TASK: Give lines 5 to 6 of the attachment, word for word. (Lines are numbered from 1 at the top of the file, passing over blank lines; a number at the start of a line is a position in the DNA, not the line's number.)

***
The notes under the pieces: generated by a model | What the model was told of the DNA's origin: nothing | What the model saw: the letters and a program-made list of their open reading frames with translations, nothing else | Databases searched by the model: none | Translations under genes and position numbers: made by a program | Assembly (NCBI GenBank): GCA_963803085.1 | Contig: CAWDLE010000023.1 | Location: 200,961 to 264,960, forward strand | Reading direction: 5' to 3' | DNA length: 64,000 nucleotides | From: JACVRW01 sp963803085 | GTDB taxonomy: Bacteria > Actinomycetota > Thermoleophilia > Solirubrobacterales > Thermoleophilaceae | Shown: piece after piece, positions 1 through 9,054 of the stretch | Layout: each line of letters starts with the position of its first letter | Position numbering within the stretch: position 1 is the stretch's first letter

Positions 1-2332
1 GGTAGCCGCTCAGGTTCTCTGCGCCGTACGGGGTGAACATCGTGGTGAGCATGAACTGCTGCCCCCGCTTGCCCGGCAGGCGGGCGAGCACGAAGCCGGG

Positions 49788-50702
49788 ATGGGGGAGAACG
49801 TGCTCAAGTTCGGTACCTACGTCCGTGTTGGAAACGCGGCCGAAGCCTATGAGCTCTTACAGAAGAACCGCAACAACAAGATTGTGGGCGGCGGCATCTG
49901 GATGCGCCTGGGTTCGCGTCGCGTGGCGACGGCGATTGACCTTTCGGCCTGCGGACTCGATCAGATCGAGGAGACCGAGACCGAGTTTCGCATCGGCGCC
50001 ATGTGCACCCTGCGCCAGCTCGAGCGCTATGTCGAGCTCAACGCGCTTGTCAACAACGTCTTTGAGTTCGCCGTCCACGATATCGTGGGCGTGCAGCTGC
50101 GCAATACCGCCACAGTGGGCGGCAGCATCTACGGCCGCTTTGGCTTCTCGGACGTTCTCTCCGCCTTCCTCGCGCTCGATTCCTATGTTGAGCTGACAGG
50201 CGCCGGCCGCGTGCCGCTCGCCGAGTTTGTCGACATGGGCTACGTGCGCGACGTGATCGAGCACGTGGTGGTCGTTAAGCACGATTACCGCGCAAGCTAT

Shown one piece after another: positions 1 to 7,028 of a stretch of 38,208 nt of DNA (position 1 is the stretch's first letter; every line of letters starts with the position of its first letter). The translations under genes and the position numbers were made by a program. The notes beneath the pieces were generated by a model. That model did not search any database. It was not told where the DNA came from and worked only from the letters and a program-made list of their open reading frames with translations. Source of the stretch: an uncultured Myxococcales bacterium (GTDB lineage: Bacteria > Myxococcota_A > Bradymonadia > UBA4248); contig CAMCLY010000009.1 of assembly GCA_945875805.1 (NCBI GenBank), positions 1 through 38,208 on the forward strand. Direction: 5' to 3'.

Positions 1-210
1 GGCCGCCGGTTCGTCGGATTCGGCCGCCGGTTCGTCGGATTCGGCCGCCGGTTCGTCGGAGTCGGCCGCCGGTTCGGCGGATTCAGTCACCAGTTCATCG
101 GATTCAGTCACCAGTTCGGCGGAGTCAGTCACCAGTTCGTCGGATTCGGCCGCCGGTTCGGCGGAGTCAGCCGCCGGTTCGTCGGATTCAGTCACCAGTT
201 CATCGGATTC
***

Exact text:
49788 ATGGGGGAGAACG
49801 TGCTCAAGTTCGGTACCTACGTCCGTGTTGGAAACGCGGCCGAAGCCTATGAGCTCTTACAGAAGAACCGCAACAACAAGATTGTGGGCGGCGGCATCTG